Optimistic economic outlooks attacked

The European Union has criticised
the UK and other European nations for having “optimistic” growth
assumptions and bloated deficits.

The UK must tackle
“uncertainty” in plans to cut its deficit, the EU said.

EU rules say government deficits
must be below 3 per cent of GDP, but the UK’s deficit is expected to hit $273
billion – or 12.6 per cent  of GDP – this
year.

Germany, France, Spain and Italy
were also warned they were over-reliant on economic recovery to meet debt
targets.

Brussels was commenting on plans by
some of the biggest EU countries to bring down public spending.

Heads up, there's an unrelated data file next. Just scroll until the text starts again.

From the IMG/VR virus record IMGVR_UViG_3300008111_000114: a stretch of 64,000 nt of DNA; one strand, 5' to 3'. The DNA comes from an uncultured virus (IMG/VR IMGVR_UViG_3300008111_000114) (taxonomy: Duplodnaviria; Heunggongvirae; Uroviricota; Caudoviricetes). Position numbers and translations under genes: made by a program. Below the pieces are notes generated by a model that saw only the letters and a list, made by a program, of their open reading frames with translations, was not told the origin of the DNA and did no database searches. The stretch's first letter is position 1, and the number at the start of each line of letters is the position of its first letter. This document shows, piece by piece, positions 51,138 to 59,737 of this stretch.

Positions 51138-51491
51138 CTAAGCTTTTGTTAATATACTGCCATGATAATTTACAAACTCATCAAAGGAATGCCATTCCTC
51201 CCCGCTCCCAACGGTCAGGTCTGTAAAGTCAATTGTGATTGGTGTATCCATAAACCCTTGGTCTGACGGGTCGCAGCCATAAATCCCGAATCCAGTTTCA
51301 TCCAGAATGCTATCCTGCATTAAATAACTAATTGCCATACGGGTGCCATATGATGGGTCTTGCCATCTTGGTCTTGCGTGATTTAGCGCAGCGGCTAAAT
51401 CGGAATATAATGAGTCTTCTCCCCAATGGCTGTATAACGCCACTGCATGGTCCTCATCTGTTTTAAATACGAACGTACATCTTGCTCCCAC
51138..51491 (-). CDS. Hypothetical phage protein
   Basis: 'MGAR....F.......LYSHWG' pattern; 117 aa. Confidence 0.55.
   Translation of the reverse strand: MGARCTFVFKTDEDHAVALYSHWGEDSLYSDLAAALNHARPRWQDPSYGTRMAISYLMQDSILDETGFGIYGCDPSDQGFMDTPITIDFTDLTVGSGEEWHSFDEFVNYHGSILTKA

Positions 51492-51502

As was reported earlier in the
week, the report warned that the UK was not on course to cut its deficit in
line with EU rules by a deadline of 2015.

“The absence of detailed
departmental spending limits is a source of uncertainty,” the European
Commission said.

In the run-up to next week’s
Budget, UK chancellor Alistair Darling has defended the government’s approach
to the deficit, arguing that cutting it too quickly by reducing government
spending would risk harming the UK’s emergence from recession.

The shadow chancellor, George
Osborne, said the report’s conclusions – that the government needed to cut
spending more rapidly – were “a heavy blow for Gordon Brown’s credibility”.

One of the other countries
criticised was Spain. The report said Spain’s forecast that it would cut its
deficit to 3 per cent of GDP in 2013 from 11.4 per cent in 2009 was based on
“markedly” optimistic growth forecasts.

The pace of bank restructuring in
Spain, which the EU said posed a risk to growth, was also attacked as being too
slow

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